What struck me was how, in every class, there were one or two kids who stood out. Confidence just oozed from them and you could tell they were having the time of their lives. Others looked like they wished they were anywhere but there, trying hard to lurk at the back of the group, barely moving. Their discomfort with the situation was palpable, the same way the joy was in those who were loving it.
Does this confidence in performing come naturally to these kids, or is it something they grow into? And is the reticence to get up in front of a crowd inbuilt? I'm curious. My own son is among those who clearly love being in front of an audience. What he lacks in co-ordination, he makes up for in confidence. Neither his father or I are great at being in front of crowds. I get tongue-tied if I have to introduce a film maker before a Q & A session, these days. But when I was younger, I was an actor.
I hope, if this kind of confidence is inborn, it lasts. Yet the world we live in seems full of people and situations that are designed to crush any confidence we might have. I remember dreaming of being a ballet dancer as a kid. I worked so hard at it, practicing daily and focusing everything I had on my weekly lessons. Then those four little words came and crushed my dreams : "You have no talent."
It was harsh, but looking back on it, it was the best thing. I was talentless. And without Mrs. Z telling me that, I may have wasted years chasing that dream, only to fail in the end. But at the same time, by crushing that particular dream, she also frayed my confidence. That little seed of doubt crept into my mind: maybe I'm no good.
I don't want my son to have that doubt. I want him to believe he's good at anything he tries until he decides for himself he's not. I want him to stay confident in front of an audience, even if he does look like a spastic monkey when he dances. It doesn't matter. The joy in what he's doing shines through and that's what makes it compelling.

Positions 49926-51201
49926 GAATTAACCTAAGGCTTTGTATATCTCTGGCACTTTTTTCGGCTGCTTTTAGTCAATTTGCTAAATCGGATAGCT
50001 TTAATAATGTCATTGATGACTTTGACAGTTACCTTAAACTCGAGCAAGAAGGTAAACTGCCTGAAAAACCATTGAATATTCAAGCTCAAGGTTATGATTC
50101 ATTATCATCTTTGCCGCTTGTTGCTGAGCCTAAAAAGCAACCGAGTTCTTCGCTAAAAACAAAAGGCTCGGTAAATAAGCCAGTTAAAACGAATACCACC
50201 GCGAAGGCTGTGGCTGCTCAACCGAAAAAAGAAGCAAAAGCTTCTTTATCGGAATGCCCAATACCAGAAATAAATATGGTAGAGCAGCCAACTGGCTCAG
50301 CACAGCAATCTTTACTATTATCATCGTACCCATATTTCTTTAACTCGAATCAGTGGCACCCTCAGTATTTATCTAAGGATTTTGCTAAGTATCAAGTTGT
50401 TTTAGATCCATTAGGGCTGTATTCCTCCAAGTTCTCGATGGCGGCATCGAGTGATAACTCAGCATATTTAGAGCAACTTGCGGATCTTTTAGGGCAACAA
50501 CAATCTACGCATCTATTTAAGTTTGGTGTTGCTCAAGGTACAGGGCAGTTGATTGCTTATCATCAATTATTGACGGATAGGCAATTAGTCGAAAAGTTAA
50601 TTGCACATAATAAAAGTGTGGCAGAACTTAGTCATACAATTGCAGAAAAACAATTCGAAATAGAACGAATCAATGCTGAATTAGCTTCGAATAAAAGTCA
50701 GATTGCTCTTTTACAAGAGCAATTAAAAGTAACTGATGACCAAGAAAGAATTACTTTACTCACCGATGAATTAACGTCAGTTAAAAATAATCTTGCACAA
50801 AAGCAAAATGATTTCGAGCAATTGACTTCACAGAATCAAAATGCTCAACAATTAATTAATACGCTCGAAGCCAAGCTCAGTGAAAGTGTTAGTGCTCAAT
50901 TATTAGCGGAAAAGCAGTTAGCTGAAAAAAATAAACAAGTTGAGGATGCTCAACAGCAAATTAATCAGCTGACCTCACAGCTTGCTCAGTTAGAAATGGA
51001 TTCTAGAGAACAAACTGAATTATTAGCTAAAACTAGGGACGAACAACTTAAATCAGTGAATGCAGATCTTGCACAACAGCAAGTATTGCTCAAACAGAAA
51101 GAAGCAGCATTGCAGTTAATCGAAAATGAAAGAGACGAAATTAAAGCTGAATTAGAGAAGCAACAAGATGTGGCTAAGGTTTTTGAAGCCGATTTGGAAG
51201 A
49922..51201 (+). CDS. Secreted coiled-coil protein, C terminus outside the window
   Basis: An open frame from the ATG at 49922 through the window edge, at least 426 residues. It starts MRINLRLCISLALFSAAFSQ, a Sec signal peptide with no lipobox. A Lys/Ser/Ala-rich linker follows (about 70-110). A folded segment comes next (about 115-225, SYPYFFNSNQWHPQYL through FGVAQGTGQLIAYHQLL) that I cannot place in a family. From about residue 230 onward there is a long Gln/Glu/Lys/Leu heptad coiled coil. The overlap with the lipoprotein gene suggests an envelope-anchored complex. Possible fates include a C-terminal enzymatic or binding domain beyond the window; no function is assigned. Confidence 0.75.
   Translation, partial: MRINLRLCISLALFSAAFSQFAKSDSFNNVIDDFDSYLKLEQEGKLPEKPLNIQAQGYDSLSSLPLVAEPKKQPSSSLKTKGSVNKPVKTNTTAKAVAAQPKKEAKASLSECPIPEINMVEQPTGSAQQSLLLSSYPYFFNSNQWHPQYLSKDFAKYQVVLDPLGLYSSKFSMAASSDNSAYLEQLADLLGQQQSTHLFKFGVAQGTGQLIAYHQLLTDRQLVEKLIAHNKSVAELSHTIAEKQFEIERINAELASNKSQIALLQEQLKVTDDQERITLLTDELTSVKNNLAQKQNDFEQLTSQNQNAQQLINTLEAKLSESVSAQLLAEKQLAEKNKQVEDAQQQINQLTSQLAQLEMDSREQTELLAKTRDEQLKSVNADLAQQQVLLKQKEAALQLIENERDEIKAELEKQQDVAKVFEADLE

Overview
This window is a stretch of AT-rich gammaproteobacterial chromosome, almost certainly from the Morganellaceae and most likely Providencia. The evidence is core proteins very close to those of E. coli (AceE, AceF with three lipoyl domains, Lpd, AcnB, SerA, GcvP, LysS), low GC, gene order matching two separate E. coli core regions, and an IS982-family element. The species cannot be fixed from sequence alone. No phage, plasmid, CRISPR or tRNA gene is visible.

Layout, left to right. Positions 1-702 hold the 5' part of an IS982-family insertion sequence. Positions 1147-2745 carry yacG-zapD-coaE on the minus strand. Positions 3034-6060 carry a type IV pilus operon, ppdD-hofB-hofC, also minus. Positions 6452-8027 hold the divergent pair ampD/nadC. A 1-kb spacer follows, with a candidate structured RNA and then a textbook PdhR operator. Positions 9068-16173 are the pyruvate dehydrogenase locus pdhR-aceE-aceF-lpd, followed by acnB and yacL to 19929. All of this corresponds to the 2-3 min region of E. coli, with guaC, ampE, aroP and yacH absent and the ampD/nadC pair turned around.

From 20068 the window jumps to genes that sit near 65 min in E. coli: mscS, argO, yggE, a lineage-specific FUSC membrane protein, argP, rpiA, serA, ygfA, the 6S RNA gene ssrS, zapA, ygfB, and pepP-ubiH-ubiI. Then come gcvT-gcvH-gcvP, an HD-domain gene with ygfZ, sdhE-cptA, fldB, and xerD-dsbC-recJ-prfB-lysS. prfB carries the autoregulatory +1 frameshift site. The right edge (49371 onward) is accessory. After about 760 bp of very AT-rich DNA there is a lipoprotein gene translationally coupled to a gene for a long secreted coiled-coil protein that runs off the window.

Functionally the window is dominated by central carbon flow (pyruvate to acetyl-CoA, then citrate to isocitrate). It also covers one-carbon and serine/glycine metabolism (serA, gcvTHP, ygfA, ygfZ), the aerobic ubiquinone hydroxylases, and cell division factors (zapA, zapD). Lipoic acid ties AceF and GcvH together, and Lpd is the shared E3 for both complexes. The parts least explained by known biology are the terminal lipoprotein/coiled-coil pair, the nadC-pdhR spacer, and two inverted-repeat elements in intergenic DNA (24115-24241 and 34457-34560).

It's the same with writing. You can feel when it's labored, when putting pen to paper was a chore. The words don't flow right, the imagery is off and characters don't live and breathe. Who knows what caused the lack of confidence? As writers, we're hanging our souls out on a daily basis, asking for critiques that might hurt us, sending off queries that more often than not end up rejecting us. Maintaining confidence in our work, and continuing to find joy in it is the most important thing.
Where do you find confidence? Were you born with it, or did it come with time?
I'm not sure I have ever had confidence for public speaking, but I have had the ability to get through it. I was always one of the children standing in the back but wishing I was in the front. I think as I have got old I have pushed myself to do the things I want to do, regardless of hurtful comments by teachers or anyone else that decides to tell me I really can't do something.ReplyDelete
I don't have confidence with my writing, but I love doing it so I keep pushing forward. It's all I can do.
I think it can be either. I definitely think there are people who are just born with it. They're going to be that kind of strong, confident person who likes to be in the limelight not matter what. I also think there are those who can grow to be that way, but I think the first happens more often.ReplyDelete